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NAMIC: Treasury Secretary's Plan to Address Financial Crisis Leaves Many Unanswered Questions


Posted on 27 Mar 2009

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The comments below from Jimi Grande, vice president for federal and political affairs of the National Association of Mutual Insurance Companies (NAMIC), are in response to yesterday's remarks from Treasury Secretary Timothy F. Geithner during a hearing before the House Financial Services Committee.

“We appreciate the hard work by the treasury secretary to address the nation’s financial crisis. However, many questions remain about the administration’s proposal in terms of the regulation of the property/casualty insurance industry.

“We agree with the secretary’s comments that thousands of smaller companies were not part of the problem – but are part of the solution. The thousands of property/casualty insurance companies on main streets throughout America are highly competitive, well capitalized, and continuing to fulfill promises to their policyholders. They are fundamental to the nation’s economy and its ability to recover from the current crisis.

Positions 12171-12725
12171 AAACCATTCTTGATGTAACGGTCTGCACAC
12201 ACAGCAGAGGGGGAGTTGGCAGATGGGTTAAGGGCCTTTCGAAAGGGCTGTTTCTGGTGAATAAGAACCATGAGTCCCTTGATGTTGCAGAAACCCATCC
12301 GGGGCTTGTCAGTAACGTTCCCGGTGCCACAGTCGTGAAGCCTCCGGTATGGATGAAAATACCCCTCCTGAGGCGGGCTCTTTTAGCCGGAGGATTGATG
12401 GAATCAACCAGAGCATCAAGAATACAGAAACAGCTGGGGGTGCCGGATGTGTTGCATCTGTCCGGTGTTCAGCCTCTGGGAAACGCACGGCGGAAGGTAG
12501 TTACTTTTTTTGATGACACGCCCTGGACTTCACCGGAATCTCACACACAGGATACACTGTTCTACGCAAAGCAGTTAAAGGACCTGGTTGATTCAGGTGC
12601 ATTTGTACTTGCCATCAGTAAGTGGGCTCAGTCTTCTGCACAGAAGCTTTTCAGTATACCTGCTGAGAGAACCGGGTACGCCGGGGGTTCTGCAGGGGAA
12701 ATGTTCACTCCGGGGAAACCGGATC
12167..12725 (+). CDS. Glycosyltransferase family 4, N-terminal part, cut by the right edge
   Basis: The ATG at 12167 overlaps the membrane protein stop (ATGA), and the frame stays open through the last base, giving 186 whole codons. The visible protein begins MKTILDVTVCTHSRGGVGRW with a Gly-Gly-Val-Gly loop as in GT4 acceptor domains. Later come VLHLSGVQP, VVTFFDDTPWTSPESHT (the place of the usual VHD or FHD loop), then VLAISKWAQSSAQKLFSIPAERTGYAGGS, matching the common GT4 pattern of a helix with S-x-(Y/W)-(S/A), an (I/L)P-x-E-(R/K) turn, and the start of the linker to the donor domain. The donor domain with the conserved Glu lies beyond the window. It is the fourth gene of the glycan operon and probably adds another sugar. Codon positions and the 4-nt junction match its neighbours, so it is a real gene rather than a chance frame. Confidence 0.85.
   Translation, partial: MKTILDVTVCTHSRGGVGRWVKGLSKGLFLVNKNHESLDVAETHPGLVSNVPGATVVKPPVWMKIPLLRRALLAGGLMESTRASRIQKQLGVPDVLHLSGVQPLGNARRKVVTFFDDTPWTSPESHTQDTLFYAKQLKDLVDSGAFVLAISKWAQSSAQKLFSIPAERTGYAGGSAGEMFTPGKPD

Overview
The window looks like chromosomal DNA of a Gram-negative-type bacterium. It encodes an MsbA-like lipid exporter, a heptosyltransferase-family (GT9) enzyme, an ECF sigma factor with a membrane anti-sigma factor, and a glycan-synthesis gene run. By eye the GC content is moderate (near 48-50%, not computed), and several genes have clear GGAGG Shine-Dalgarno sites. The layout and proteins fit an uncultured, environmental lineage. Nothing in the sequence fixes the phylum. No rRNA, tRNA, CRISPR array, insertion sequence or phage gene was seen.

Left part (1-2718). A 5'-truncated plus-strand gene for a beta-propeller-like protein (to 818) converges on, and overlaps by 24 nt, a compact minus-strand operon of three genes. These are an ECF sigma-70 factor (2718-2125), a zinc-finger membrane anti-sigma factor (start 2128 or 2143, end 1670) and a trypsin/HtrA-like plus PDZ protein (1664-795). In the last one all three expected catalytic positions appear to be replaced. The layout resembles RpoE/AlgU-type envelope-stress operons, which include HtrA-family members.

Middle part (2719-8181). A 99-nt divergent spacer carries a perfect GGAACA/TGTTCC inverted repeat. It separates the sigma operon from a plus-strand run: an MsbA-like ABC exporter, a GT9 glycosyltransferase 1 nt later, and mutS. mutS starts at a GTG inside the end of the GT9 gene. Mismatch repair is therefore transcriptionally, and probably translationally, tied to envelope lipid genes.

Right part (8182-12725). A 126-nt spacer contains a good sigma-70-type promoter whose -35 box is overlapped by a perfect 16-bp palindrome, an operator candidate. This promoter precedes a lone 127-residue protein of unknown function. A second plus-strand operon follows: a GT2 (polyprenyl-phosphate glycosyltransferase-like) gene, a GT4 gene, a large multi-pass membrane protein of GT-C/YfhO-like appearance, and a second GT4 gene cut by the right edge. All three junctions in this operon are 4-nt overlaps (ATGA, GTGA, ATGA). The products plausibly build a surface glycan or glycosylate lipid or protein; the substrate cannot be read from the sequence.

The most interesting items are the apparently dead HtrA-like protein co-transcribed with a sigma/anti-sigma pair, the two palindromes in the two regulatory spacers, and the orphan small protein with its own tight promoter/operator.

“NAMIC is pleased that a number of members on the committee, as well as the secretary, reiterated their support of the state-based regulatory system for insurance. While Secretary Geithner told the committee that any federal regulatory authority should not supplant the effective state regulation of insurance, he left open the door to discussion of an optional federal charter.

“We are concerned that the secretary and some members of Congress may use the current crisis as an opportunity to establish federal regulatory authority over insurance activities. Property/casualty insurance regulation should remain at the state level since efforts to establish an optional federal charter or federal oversight of property/casualty insurance would lead to inefficient, costly, and confusing dual regulation.

“We urge Congress and the administration to tread carefully as they craft solutions to the current turmoil and target only those elements of the financial services industry where there are regulatory gaps. We look forward to working with policymakers on this important issue.”


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